Trump 'blueprint' budget cuts domestic spending, boosts security
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March 17--WASHINGTON -- A budget proposal by President Trump that would slash domestic programs, singling out the environment for its harshest cuts while boosting military spending and setting aside money for a border wall, met a tepid welcome from Capitol Hill Republicans and outrage from Democrats, indicating that the most conservative budget blueprint since the Reagan administration may never be enacted.
The document, called, "America First: A Budget Blueprint to Make America Great Again," would also dramatically reduce funding for American diplomacy, scientific research, climate programs, the arts, low-income housing, disease research and public lands. The budget pours the savings into military and security programs, including detention centers for immigrants who are in the country without documentation, and puts down $2.6 billion as an initial payment on an estimated $30 billion wall on the U.S. border with Mexico.
The document reflects Trump's basic governing priorities, carrying out what senior White House adviser Steve Bannon called "the deconstruction of the administrative state." The administration's allies on the right, such as the Club for Growth, hailed the spending cuts, but protests came from everywhere else -- from cancer advocates to the tech industry.
Democrats did not hold back.
"This is the most draconian budget I've ever seen proposed by a president," said Sen. Dianne Feinstein, D-Calif. She called the plan "an absolute travesty for California and every state or community that thought they had a true partner in the federal government."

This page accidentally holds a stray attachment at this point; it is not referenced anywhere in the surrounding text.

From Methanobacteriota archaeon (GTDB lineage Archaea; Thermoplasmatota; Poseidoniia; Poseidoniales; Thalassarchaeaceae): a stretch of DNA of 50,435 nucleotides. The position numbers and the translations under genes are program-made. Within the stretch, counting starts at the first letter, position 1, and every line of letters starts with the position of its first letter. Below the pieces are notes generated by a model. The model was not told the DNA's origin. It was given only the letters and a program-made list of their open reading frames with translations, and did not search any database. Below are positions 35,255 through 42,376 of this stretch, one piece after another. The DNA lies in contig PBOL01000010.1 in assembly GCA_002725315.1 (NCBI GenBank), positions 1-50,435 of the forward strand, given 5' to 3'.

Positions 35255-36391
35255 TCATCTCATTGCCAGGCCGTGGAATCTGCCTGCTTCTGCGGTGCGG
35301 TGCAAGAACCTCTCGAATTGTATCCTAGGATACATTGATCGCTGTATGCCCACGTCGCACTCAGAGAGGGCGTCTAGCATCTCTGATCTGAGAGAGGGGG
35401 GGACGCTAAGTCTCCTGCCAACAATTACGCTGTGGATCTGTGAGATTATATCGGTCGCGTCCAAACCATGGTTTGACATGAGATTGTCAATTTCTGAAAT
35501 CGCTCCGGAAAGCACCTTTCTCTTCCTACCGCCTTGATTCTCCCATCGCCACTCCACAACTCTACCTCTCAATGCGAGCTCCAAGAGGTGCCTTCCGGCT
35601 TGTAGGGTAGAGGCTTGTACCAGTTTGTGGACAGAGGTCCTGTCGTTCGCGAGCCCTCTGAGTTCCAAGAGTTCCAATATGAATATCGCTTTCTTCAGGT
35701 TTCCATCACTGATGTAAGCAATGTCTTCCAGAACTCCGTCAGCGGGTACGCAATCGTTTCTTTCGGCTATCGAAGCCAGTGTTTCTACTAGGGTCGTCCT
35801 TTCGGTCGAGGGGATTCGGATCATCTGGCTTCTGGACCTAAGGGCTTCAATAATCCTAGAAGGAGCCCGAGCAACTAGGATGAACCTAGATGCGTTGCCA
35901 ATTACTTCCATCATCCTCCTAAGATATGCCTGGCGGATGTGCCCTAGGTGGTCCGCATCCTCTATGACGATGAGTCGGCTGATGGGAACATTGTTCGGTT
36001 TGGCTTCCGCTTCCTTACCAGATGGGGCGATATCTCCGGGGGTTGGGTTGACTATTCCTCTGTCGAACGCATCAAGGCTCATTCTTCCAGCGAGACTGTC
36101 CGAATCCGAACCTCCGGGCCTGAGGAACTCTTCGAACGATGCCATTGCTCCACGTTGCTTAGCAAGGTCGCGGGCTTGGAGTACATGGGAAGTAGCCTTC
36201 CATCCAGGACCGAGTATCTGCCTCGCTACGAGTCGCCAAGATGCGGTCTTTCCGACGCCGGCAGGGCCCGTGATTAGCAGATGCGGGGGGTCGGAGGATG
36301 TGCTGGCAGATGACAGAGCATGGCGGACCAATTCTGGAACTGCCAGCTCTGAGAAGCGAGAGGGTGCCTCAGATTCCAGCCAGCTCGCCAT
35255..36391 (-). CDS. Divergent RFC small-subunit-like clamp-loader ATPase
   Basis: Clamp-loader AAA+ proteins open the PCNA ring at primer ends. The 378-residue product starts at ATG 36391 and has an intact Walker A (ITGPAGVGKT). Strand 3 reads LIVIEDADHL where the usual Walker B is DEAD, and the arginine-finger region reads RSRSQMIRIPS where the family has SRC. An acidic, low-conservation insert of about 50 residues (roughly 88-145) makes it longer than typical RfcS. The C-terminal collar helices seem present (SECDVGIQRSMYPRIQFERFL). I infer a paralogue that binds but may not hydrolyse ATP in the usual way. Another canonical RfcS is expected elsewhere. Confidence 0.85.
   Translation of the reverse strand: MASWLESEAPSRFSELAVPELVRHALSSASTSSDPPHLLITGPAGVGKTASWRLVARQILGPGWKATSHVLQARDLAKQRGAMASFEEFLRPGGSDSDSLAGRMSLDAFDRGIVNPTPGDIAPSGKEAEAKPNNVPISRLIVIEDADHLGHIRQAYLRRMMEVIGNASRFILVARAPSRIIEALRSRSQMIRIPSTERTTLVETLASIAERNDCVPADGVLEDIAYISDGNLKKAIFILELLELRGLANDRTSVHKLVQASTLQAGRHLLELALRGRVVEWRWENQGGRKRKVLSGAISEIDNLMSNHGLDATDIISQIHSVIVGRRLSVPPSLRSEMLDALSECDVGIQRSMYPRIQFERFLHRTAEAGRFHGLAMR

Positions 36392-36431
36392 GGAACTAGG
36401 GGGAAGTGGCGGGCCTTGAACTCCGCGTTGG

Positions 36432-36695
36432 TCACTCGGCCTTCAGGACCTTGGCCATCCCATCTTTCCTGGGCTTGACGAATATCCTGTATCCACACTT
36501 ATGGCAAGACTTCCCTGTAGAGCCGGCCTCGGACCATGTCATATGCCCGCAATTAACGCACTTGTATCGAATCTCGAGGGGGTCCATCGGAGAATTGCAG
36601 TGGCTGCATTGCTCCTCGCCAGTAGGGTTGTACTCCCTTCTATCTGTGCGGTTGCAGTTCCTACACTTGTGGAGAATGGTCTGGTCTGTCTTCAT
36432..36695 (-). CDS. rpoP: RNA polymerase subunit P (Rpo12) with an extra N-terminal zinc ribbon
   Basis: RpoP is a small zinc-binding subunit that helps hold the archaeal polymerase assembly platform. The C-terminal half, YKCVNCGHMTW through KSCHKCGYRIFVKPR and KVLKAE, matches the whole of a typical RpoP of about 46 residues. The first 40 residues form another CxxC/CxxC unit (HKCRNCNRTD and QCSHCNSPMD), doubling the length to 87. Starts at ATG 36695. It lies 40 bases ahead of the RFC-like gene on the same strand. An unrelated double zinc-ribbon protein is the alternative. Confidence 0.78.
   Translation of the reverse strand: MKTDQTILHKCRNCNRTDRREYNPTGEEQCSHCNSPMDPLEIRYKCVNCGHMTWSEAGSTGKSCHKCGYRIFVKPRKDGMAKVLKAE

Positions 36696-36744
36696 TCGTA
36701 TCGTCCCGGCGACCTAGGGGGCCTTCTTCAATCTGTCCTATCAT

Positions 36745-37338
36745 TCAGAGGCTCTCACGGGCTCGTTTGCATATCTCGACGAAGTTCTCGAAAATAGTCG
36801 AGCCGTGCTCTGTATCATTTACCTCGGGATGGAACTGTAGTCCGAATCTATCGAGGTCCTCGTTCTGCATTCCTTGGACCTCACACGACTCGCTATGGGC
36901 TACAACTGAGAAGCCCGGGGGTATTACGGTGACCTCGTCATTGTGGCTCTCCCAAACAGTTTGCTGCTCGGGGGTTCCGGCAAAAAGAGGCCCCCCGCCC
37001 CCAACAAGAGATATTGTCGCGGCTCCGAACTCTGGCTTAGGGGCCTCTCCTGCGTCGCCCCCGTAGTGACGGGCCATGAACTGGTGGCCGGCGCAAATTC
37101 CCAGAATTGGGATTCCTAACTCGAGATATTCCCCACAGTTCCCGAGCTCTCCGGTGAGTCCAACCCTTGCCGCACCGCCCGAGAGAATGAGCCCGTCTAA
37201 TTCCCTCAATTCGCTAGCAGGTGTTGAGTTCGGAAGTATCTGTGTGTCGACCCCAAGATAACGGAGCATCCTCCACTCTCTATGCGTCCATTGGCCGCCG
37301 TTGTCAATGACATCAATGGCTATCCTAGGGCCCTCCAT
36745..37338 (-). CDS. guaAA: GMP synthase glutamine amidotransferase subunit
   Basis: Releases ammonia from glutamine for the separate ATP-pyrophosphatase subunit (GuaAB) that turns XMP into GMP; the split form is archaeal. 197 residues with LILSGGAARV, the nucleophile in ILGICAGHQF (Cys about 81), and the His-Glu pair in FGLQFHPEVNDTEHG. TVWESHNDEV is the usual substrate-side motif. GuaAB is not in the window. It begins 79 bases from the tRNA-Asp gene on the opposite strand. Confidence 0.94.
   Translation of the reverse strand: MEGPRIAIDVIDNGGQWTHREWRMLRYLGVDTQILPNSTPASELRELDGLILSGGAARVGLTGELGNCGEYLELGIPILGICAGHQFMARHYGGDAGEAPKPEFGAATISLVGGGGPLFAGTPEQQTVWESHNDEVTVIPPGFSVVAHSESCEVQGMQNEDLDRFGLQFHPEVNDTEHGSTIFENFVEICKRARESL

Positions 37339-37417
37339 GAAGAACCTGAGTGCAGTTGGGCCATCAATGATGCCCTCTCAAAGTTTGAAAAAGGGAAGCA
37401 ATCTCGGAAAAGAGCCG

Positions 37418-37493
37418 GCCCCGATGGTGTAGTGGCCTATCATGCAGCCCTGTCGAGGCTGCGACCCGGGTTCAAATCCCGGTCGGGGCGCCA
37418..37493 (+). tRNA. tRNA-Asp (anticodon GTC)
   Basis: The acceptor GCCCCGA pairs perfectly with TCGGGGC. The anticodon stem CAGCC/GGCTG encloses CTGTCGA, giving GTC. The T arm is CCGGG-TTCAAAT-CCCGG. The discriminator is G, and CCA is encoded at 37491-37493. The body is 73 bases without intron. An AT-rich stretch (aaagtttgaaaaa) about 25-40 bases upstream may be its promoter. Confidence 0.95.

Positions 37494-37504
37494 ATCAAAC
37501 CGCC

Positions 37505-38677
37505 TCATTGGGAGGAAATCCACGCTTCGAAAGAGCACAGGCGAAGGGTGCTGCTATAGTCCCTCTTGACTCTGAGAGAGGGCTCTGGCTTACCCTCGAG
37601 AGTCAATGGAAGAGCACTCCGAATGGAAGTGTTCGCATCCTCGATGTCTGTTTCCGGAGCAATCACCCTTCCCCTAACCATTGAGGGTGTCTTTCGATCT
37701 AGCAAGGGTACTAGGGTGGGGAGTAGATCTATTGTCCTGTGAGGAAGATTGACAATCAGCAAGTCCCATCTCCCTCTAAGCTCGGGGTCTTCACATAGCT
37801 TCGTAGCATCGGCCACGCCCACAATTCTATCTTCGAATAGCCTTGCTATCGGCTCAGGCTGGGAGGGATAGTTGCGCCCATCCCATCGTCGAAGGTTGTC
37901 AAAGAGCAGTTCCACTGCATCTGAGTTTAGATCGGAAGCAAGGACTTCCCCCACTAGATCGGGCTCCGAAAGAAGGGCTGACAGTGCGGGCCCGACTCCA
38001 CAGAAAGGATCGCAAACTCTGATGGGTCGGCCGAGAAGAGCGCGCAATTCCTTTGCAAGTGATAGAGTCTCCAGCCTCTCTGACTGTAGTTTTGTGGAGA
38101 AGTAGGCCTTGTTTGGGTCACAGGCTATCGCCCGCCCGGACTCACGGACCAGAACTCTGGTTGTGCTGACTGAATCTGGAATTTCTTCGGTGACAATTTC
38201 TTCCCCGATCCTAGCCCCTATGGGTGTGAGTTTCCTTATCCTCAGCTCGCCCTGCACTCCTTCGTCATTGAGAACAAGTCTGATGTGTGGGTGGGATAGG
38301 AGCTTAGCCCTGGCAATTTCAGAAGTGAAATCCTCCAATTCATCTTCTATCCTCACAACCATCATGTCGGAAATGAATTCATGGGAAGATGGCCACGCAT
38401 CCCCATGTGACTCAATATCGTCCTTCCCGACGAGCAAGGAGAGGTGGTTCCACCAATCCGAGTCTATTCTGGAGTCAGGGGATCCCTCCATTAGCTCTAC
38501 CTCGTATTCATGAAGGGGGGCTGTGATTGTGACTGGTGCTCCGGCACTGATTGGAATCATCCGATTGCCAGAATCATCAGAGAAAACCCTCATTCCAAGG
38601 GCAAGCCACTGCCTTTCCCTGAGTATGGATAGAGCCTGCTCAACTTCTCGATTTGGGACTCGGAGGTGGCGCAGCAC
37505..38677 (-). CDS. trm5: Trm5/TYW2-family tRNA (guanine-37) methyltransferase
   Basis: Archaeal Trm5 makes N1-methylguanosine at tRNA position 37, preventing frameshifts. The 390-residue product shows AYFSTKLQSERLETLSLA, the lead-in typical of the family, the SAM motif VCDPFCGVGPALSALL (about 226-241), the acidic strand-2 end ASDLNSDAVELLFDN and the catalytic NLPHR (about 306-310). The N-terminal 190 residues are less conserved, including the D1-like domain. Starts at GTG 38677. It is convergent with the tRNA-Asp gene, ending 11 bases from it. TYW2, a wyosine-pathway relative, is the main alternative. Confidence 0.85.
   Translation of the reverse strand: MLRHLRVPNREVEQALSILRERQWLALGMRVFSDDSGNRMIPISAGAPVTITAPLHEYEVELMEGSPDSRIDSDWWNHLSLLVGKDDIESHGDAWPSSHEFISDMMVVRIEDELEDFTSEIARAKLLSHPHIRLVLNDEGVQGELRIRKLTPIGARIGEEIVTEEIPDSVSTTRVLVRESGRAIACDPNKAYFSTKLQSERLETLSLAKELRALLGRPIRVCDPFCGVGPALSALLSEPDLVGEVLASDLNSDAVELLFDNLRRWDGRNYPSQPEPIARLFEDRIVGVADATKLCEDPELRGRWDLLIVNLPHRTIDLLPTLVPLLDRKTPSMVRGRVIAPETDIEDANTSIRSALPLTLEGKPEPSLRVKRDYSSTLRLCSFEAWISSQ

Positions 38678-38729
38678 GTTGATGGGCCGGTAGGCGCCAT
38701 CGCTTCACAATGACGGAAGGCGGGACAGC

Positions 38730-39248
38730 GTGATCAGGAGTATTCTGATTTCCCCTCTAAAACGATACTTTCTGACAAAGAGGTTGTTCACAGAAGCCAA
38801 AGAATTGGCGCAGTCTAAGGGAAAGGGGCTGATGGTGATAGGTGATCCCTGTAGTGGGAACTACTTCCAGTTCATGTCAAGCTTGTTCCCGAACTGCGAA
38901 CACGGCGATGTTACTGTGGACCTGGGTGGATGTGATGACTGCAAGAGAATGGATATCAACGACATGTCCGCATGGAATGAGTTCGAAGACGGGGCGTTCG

Feinstein accused Trump of betraying his promises to invest in the nation's communities and infrastructure, and noted the budget will do nothing to reduce the deficit, a key Republican goal. Instead, she said, the plan "goes after the only category of federal spending that has been shrinking in recent years -- nondefense discretionary spending."
Trump, she said, "does not seem to understand" that these programs comprise a small share of the budget.
Sen. Bernie Sanders, independent-Vt., called the plan "morally obscene." House Minority Leader Nancy Pelosi, D-San Francisco, said it "should never see the light of day."
Signaling that Republicans want major changes too, House Speaker Paul Ryan, R-Wis., called the budget merely an initial gesture, "the very beginning of a long process."
And the chairman of the House Foreign Relations Committee, Rep. Ed Royce, R-Fullerton (Orange County), said he was "very concerned that deep cuts to our diplomacy will hurt efforts to combat terrorism and distribute critical humanitarian aid." In the Senate, some Republicans had already dismissed cutting existing programs to pay for the wall.
The administration's plan to eliminate funding for restoration of the nation's major water bodies, from the Great Lakes to San Francisco Bay, met rebukes from both sides of the aisle.
Presidential budgets serve primarily as an outline of administration priorities and a request to Congress, which has exclusive authority over spending and taxes.
"The president's budget expresses his priorities, and we will consider them, but it is the congressional budget and appropriations committees that will establish our priorities and fund them over the coming months," said Sen. Lisa Murkowski, R-Alaska, who chairs the Senate Energy and Natural Resources Committee.
A key problem for the administration is that its budget plan assumes repeal of a 2011 budget law known as the sequester that caps both military and domestic spending. Republicans have a 52-48 Senate majority, eight shy of what they'll need to break a Democratic filibuster to lift those caps.
Domestic discretionary spending includes everything that is nonmilitary except entitlement programs such as Social Security and Medicare. The plan would limit spending to just 3 percent of the economy, its lowest share since 1962, said Robert Greenstein, head of the liberal Center on Budget and Policy Priorities.
In the preface to the budget plan, Trump said "our aim is to meet the simple, but crucial demand of our citizens -- a government that puts the needs of its own people first.